The next day, Thursday, August 17, the group rode seventeen miles to Leavenworth, Indiana, but stopped in the middle of the ride to visit the Wyandotte Caves for most of the day. The roadway the last few miles to Leavenworth was extremely rocky and forced the group to walk their bikes for the final stretch. Leavenworth is a river town, and the group planned to catch a boat downstream to Rockport, Indiana, about ninety river miles away. The group ate sardine and cracker sandwiches and slept in a wharf house on the river while waiting for their boat, which was supposed to arrive around 1 am. The boat was late, eventually arriving at 6 am on the morning of the 18th. The trip to Rockport took the entire day, and they arrived at 11 pm. They once again slept on the floor of a wharf house in that town. The next morning, they made for Evansville, but were confronted with sandy roads which forced them to walk once again. The route taken to Evansville is not clear. The state road map above shows the state road running north from Rockport before turning to the west. There could have been more direct routes to Evansville, today Highway 66 is a straight shot from Rockport, but it is unclear which route the group took.

Nevertheless, the three riders arrived in Evansville, and once again they visited a YMCA, where they took showers. They then turned northward, towards Haubstadt, a small town along present day Highway 41. Simpson’s bad luck continued with another flat tire, and the group briefly became lost. Once in Haubstadt, the boys spent the night on benches at the local railroad depot.


The next day was Sunday, August 20, and they set off for Vincennes. They rode through Princeton, and then stopped in Hazelton, a town on the White River, about halfway to Vincennes. The coaster brake on Simpson’s bike was malfunctioning, but because it was Sunday, no open bike shop could be located. The group managed to fix the brake and took a ferry across the river (a bridge exists today). The route north to Vincennes was slow, again due to the very poor quality of the roads. Upon reaching Vincennes the intrepid adventurers explored the various historic sites of Indiana’s territorial capital before settling in for a good night’s sleep on benches in a local park.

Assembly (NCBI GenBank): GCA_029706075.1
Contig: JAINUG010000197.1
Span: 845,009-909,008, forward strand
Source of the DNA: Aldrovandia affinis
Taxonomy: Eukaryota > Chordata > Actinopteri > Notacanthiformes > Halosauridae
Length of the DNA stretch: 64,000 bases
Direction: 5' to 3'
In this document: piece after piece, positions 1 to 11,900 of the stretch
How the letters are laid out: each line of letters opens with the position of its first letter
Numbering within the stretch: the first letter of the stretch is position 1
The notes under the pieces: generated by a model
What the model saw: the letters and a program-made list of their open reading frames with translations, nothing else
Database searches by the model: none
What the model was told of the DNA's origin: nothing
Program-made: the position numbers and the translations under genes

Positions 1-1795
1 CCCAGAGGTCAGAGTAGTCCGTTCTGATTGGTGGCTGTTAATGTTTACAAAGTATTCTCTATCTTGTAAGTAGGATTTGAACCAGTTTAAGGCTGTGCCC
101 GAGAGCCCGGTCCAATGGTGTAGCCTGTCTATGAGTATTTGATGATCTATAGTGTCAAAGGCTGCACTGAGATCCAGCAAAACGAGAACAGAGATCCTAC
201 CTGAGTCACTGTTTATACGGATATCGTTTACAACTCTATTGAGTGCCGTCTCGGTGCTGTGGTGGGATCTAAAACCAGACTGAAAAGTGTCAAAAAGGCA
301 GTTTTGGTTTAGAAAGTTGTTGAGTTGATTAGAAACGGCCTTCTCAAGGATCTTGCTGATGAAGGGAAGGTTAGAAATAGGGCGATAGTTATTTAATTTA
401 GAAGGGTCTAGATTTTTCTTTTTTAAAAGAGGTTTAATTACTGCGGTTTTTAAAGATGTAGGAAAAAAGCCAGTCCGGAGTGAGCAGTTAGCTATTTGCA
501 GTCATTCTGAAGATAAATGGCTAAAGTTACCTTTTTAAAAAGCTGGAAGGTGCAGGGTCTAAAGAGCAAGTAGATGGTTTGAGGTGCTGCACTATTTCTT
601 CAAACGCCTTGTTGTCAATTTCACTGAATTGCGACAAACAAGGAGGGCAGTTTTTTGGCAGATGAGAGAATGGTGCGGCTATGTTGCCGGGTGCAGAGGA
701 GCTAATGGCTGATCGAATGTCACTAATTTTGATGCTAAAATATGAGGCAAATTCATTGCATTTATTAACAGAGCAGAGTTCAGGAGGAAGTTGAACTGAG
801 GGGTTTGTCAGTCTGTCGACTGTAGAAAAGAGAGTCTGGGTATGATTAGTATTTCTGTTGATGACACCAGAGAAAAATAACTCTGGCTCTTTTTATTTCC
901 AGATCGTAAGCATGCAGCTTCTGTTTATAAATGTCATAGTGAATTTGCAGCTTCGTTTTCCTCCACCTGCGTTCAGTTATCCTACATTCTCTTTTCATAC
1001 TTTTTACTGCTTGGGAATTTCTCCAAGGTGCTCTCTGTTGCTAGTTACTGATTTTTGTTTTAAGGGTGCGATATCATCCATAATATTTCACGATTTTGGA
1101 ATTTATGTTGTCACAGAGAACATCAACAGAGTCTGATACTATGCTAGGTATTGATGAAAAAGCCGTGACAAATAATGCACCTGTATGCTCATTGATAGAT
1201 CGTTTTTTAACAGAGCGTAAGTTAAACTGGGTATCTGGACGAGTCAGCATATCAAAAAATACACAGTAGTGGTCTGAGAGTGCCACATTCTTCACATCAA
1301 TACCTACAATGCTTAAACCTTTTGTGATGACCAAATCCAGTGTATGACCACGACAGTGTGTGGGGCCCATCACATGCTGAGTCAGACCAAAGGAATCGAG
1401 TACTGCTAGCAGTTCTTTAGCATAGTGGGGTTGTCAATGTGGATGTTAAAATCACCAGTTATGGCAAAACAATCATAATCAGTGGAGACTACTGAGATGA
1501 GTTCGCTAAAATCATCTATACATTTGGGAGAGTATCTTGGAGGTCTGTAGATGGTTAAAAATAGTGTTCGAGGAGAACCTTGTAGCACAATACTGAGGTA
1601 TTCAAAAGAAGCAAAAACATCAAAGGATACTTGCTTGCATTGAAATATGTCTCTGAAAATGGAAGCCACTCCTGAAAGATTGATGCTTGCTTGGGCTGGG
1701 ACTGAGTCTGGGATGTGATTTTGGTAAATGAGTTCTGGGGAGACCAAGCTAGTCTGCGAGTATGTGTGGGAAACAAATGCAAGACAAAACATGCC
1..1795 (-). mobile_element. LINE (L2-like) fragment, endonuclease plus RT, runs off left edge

The trip to Terre Haute the next day was another slog. Deep gravel and sand on the roadway slowed progress and forced them to hike-a-bike for long stretches. They took an afternoon nap on the lawn of a schoolhouse in Sullivan, Indiana, perhaps because of the warm weather, but definitely because of the effort of the day. Upon arriving in Terre Haute that evening they slept at the local YMCA.


After leaving Terre Haute the boys rode to Plainfield, likely down the old National Road/US 40. Even though they were not far from home, they opted to stay the night, and again slept on the lawn of a schoolhouse. The next morning, Wednesday, August 23, was the last day of their journey. After departing Plainfield around 7 am, the boys arrived in Indianapolis at 8:30 am. The trip took nine days, and it covered 522 miles.


Little fanfare was given upon their arrival, although the Indianapolis News included a short article about their ride in that evening’s newspaper, which featured a less clear copy of the photo which appeared earlier in this post. Per the News, the boys reported that the roads of southern Indiana were "no good" for bicycling. 

The Indianapolis Star published a news brief about the ride the next morning, minus any accompanying photo of the conquering heroes.

Indianapolis Star, August 24, 1911

Of the group, Karl Schoen perhaps became the most notable for his post ride exploits. He graduated from Purdue in 1917 and was married. Shortly thereafter, he joined the Army Air Service and fought on the western front during World War. Unfortunately, he was killed during a dogfight with several. German aircraft on October 29, 1918. This story was described in this blog posting from 2018. Schoen Field at Fort Benjamin Harrison was named in honor. The history of that airfield is described in Vanished Indianapolis.


Indianapolis News: August 23, 1911

Indianapolis Star: August 24, 1911

The Bicycling World and Motorcycle Review, 1911-192,

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Jun 04

Bikes didn’t have inner tubes at that time, or at least not replaceable ones - they had single-tube tires, aka tubulars, aka sew-ups, that had to be glued to the rim. Repairing punctures in them was difficult at best, which is why they had to keep buying new tires. Could ‘hose’ have just referred to socks?

Ed Fujawa
Ed Fujawa
Jun 04
Replying to

Thanks Stan! I remember tubulars from cyclocross racing (and I always raced on tubeless tires during the MTB season). I'm thinking you are right as well on "hose."